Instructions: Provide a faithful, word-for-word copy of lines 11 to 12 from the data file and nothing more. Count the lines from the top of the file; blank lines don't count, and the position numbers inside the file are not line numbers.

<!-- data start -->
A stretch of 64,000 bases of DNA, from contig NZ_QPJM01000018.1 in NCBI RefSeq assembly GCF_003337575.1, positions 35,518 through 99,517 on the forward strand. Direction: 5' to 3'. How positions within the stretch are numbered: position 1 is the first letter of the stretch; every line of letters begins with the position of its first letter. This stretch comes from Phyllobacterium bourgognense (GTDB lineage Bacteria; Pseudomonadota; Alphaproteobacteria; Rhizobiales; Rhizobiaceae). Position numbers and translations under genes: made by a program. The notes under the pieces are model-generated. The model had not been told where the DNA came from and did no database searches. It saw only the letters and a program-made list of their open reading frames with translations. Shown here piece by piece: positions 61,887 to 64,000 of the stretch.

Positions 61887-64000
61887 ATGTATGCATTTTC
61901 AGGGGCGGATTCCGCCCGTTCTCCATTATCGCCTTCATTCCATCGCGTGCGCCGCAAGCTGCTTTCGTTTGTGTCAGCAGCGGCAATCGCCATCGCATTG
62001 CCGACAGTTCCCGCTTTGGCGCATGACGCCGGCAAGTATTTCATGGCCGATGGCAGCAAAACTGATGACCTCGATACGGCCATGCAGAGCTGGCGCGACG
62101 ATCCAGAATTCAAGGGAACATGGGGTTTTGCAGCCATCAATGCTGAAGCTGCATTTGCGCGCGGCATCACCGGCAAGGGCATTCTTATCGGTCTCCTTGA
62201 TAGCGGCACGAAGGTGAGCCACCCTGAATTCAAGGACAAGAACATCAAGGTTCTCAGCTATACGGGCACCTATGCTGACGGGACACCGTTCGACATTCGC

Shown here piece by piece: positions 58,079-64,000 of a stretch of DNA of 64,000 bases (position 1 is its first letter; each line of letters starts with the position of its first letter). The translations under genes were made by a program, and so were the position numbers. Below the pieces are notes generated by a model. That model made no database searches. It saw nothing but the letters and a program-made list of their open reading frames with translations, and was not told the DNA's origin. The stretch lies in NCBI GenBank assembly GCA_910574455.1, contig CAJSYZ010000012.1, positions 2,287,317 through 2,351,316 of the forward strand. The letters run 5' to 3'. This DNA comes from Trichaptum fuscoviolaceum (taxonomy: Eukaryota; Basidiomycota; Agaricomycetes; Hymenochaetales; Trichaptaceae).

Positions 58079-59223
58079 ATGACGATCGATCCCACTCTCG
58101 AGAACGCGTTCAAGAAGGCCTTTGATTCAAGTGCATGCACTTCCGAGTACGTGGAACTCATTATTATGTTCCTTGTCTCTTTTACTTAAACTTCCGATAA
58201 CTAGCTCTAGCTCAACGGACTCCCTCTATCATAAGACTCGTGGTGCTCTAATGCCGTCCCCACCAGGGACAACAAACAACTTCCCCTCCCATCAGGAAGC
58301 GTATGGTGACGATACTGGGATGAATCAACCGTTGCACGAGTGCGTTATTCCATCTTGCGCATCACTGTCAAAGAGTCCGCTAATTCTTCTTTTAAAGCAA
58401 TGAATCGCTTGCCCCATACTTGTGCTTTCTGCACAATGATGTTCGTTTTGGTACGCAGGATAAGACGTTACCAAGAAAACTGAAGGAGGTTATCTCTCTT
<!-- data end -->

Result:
58101 AGAACGCGTTCAAGAAGGCCTTTGATTCAAGTGCATGCACTTCCGAGTACGTGGAACTCATTATTATGTTCCTTGTCTCTTTTACTTAAACTTCCGATAA
58201 CTAGCTCTAGCTCAACGGACTCCCTCTATCATAAGACTCGTGGTGCTCTAATGCCGTCCCCACCAGGGACAACAAACAACTTCCCCTCCCATCAGGAAGC